Asking prices of London homes hit an all-time high this month, according to Rightmove's latest house price index.
The greater London average for properties coming on the market in May hit a record high of £649,864, a 2.1 per cent (£13,087) rise since last month. However, the annual rate of increase remained subdued at 0.9 per cent overall, with both inner (0.6 per cent) and outer London (1.2 per cent) seeing a small year-on-year change.
Rightmove added that London’s new seller numbers were up by four per cent month-on-month.
Across the UK, the prices of properties coming to market rose 1.2 per cent (£3,626) this month to a national average of £317,281 – setting a record for the second month in a row.
Rightmove said: "Pre-election periods typically cause a pause in activity, but this price growth and strong year-to-date numbers of sales agreed indicate that many are undeterred."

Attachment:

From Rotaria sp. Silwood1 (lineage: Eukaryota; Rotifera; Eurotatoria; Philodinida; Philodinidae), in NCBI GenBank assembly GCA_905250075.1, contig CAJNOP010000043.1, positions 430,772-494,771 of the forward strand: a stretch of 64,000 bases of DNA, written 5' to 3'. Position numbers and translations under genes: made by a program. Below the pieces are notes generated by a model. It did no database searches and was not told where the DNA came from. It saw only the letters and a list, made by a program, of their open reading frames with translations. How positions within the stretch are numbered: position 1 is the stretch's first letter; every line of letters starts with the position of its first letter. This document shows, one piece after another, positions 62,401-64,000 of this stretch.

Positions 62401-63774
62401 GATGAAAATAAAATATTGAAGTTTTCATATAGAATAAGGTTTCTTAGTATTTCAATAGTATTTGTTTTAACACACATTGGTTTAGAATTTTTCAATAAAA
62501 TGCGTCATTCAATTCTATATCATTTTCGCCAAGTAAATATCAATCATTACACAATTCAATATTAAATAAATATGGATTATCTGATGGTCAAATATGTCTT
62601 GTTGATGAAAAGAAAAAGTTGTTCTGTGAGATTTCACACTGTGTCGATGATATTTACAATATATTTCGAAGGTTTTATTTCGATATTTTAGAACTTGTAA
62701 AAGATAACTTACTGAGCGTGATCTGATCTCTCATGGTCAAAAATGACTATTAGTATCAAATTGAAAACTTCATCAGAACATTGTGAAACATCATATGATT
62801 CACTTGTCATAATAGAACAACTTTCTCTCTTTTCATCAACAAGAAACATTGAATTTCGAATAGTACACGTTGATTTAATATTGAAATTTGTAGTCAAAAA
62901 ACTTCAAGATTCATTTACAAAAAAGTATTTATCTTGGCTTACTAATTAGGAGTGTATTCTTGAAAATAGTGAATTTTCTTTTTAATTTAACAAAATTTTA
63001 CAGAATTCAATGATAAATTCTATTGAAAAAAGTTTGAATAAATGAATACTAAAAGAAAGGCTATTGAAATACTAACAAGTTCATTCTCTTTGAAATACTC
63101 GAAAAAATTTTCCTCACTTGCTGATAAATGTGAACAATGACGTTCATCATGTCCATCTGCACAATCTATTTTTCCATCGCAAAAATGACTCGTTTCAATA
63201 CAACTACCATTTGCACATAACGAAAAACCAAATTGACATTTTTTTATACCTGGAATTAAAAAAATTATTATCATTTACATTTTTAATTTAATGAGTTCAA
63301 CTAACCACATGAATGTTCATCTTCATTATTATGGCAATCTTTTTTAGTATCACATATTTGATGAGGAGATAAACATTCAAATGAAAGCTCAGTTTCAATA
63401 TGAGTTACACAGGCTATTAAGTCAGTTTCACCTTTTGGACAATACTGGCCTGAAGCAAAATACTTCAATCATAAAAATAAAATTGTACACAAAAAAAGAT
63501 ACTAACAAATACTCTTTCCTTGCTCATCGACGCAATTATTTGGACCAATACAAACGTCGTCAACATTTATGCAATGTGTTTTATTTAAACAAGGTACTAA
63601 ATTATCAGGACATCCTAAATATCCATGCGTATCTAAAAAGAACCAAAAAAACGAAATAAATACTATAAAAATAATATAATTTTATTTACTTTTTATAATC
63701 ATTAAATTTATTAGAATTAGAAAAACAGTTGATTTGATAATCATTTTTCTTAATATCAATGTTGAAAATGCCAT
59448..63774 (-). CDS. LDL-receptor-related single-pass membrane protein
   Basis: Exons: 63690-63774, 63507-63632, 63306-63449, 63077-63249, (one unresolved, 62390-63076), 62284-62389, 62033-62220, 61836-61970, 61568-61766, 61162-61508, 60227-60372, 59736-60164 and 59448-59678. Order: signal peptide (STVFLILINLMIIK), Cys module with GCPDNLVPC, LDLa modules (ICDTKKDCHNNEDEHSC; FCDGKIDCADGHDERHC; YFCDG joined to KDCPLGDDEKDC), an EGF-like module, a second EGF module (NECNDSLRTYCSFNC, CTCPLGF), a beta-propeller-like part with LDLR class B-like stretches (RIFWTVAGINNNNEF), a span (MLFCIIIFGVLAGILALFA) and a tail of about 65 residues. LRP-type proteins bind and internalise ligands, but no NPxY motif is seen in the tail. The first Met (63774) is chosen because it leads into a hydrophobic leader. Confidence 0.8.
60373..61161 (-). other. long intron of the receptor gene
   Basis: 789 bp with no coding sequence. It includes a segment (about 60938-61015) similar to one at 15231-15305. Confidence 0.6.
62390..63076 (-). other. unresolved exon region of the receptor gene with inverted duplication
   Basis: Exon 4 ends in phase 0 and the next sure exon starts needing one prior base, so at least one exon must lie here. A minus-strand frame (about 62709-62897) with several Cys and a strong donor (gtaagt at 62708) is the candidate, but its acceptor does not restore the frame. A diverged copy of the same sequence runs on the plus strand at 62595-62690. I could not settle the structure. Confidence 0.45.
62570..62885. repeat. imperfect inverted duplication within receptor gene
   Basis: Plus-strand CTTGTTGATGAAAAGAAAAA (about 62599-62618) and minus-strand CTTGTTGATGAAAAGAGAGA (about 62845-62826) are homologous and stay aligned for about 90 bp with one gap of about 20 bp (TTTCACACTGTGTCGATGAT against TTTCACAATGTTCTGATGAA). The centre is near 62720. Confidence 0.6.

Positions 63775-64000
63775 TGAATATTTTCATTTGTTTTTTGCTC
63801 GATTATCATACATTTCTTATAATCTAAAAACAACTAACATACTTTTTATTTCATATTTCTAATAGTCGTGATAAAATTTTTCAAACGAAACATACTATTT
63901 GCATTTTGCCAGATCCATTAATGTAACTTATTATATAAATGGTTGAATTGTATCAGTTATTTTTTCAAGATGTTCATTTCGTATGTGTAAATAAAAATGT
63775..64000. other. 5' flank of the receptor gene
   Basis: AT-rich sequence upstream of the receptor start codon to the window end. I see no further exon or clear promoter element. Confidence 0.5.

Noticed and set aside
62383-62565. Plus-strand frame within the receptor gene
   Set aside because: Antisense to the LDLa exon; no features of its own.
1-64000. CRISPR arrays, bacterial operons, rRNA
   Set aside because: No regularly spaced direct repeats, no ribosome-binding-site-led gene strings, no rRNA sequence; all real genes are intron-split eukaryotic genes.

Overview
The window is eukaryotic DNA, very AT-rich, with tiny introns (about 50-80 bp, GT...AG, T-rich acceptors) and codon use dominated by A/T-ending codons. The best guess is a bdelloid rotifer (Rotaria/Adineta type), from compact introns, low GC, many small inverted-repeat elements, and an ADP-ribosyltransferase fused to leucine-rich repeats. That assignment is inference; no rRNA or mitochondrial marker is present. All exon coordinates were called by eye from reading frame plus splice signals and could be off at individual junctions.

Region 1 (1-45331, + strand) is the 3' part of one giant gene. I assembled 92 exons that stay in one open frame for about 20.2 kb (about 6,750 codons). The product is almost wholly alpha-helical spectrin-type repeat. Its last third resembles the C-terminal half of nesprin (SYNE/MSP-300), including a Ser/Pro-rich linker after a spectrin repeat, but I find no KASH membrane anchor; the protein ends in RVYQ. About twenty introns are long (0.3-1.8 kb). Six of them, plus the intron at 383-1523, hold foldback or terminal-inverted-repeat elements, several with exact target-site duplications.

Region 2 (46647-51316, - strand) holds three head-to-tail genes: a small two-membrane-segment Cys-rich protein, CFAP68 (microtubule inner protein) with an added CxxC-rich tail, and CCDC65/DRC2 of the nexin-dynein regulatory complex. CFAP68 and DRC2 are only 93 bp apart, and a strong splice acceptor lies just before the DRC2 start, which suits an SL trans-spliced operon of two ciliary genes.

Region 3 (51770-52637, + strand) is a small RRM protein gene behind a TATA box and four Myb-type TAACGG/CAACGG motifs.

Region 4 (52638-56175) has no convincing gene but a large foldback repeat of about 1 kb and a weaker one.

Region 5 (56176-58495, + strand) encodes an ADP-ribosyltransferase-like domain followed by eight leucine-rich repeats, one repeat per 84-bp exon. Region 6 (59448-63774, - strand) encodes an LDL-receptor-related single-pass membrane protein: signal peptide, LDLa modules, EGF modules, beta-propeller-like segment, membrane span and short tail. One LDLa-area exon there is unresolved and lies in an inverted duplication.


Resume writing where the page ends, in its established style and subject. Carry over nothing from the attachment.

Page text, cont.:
London average asking prices
|Area||May 2017||April 2017||Monthly change||Annual change|
|Greater London||£649,864||£636,777||2.1 per cent||+0.9 per cent|
|Inner||£834,229||£803,346||3.8 per cent||+0.6 per cent|
|Outer||£526,404||£525,969||0.1 per cent||+1.2 per cent|
Typical family homes saw the biggest price rise, recording a 5.4 per cent year-on-year jump.
This is the fifth consecutive monthly price rise nationally. However, the rise in UK property prices was higher in February (two per cent) and March (1.3 per cent) this year.
Miles Shipside, Rightmove director and housing market analyst, said: “More properties have come to market than in the previous month, despite the approach of polling day often causing potential sellers to delay.
"In addition, the average asking price of newly-marketed property has hit an all-time high, at just shy of £650,000. Time will tell how close these sellers get to their asking prices, but the uncertainty associated with an election has not deterred them from trying in increasing numbers and at an increased average price.
"While some sectors and areas of the London market are finding it harder to sell, this election, unlike the one in 2015, does not introduce uncertainty over the unknown factor of a mansion tax. The market knows what taxes are due, and while they are very substantial in the upper sectors, we are well over two years through the process of re-adjusting to their effect.”